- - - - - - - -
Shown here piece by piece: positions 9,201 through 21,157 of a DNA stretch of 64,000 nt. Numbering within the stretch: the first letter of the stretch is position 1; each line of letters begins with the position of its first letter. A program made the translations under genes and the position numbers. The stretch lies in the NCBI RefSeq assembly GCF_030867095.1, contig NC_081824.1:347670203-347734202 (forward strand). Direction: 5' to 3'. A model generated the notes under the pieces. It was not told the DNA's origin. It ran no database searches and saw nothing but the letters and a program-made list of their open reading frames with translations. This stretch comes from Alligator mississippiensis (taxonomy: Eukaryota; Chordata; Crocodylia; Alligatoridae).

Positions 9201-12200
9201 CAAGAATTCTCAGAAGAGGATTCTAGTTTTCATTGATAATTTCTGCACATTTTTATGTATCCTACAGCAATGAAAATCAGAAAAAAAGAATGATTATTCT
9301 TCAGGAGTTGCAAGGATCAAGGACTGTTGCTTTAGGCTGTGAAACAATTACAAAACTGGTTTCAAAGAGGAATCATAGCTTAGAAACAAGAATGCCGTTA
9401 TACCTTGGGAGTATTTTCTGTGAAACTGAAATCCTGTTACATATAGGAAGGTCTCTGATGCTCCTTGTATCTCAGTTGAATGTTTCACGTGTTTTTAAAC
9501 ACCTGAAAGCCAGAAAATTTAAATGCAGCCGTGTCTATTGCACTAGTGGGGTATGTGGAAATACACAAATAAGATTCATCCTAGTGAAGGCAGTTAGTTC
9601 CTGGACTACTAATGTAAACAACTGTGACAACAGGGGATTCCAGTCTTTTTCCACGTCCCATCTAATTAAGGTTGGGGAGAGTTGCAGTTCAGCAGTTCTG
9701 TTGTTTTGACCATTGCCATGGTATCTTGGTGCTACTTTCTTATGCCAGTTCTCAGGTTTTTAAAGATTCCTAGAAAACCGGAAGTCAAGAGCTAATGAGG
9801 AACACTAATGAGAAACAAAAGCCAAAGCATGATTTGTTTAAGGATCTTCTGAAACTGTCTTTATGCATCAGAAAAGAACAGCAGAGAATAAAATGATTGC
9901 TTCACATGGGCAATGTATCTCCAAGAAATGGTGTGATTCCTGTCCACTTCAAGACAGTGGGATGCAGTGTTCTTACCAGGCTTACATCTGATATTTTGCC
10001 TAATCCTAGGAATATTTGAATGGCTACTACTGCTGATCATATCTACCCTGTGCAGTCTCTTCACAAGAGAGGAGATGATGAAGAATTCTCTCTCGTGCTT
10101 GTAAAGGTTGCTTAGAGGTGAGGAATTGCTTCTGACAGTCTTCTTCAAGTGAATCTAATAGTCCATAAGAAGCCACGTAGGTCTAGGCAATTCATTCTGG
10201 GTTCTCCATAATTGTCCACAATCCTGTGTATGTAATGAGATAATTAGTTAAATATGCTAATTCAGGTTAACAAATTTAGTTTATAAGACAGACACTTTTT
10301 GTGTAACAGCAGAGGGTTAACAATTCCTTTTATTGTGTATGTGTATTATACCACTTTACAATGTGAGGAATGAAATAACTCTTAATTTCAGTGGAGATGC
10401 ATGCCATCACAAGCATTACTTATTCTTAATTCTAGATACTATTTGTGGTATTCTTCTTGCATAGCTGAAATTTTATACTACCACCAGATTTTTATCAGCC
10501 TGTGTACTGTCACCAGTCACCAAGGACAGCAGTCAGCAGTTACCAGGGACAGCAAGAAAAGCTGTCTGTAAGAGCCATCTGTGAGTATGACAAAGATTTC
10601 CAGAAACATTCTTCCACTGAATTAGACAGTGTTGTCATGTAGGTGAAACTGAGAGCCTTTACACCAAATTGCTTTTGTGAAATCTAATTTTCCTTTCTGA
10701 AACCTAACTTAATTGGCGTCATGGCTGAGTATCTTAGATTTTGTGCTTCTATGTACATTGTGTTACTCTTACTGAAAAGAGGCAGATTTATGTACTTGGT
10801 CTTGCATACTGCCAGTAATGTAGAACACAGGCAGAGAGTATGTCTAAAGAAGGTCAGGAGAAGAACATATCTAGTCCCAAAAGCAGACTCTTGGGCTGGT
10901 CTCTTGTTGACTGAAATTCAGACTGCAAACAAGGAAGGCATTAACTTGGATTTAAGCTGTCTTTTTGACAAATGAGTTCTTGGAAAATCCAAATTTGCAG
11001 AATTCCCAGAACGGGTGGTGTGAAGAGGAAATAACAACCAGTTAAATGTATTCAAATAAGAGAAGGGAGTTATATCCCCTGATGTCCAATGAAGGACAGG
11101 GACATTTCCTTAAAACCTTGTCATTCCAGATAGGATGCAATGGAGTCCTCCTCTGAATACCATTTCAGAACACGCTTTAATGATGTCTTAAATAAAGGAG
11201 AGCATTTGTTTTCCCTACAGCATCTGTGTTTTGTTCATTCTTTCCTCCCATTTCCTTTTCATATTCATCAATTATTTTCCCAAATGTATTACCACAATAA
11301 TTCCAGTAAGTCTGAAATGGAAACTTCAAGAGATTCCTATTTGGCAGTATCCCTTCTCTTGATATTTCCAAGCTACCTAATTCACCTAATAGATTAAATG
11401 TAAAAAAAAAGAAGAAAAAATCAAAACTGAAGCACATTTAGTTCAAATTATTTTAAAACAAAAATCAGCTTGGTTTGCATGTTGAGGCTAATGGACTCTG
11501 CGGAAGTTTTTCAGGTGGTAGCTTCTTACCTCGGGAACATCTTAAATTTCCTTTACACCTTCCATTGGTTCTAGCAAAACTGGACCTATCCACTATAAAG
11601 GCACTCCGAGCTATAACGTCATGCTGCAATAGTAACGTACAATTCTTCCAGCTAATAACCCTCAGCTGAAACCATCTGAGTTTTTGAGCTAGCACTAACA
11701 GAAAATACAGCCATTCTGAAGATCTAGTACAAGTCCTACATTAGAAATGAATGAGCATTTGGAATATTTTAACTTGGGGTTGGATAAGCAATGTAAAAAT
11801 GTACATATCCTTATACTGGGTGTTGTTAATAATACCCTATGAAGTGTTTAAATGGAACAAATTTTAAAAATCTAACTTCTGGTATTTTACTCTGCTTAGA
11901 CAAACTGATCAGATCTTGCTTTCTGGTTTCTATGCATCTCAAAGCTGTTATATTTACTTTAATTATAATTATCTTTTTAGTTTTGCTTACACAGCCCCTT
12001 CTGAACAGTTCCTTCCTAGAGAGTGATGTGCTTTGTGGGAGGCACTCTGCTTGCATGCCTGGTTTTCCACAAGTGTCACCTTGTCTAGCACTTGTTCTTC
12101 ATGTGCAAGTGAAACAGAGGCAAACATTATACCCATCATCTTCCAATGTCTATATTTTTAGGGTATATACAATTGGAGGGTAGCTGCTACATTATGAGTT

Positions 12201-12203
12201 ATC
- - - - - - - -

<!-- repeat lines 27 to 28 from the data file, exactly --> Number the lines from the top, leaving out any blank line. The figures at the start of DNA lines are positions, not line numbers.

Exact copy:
11601 GCACTCCGAGCTATAACGTCATGCTGCAATAGTAACGTACAATTCTTCCAGCTAATAACCCTCAGCTGAAACCATCTGAGTTTTTGAGCTAGCACTAACA
11701 GAAAATACAGCCATTCTGAAGATCTAGTACAAGTCCTACATTAGAAATGAATGAGCATTTGGAATATTTTAACTTGGGGTTGGATAAGCAATGTAAAAAT